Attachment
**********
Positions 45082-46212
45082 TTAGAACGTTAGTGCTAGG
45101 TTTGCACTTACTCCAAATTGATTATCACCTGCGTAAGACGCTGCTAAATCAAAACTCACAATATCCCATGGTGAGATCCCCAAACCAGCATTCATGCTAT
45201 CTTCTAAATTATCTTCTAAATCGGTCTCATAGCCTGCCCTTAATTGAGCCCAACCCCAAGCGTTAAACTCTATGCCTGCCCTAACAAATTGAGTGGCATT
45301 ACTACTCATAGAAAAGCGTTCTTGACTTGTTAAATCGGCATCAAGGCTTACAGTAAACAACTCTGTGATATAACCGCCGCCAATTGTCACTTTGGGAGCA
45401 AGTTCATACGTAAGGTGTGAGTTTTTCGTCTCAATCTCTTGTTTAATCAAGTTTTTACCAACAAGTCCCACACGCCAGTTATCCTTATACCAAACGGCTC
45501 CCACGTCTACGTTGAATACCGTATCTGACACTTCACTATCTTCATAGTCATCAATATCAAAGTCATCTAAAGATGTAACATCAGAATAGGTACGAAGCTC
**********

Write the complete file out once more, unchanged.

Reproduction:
Positions 45082-46212
45082 TTAGAACGTTAGTGCTAGG
45101 TTTGCACTTACTCCAAATTGATTATCACCTGCGTAAGACGCTGCTAAATCAAAACTCACAATATCCCATGGTGAGATCCCCAAACCAGCATTCATGCTAT
45201 CTTCTAAATTATCTTCTAAATCGGTCTCATAGCCTGCCCTTAATTGAGCCCAACCCCAAGCGTTAAACTCTATGCCTGCCCTAACAAATTGAGTGGCATT
45301 ACTACTCATAGAAAAGCGTTCTTGACTTGTTAAATCGGCATCAAGGCTTACAGTAAACAACTCTGTGATATAACCGCCGCCAATTGTCACTTTGGGAGCA
45401 AGTTCATACGTAAGGTGTGAGTTTTTCGTCTCAATCTCTTGTTTAATCAAGTTTTTACCAACAAGTCCCACACGCCAGTTATCCTTATACCAAACGGCTC
45501 CCACGTCTACGTTGAATACCGTATCTGACACTTCACTATCTTCATAGTCATCAATATCAAAGTCATCTAAAGATGTAACATCAGAATAGGTACGAAGCTC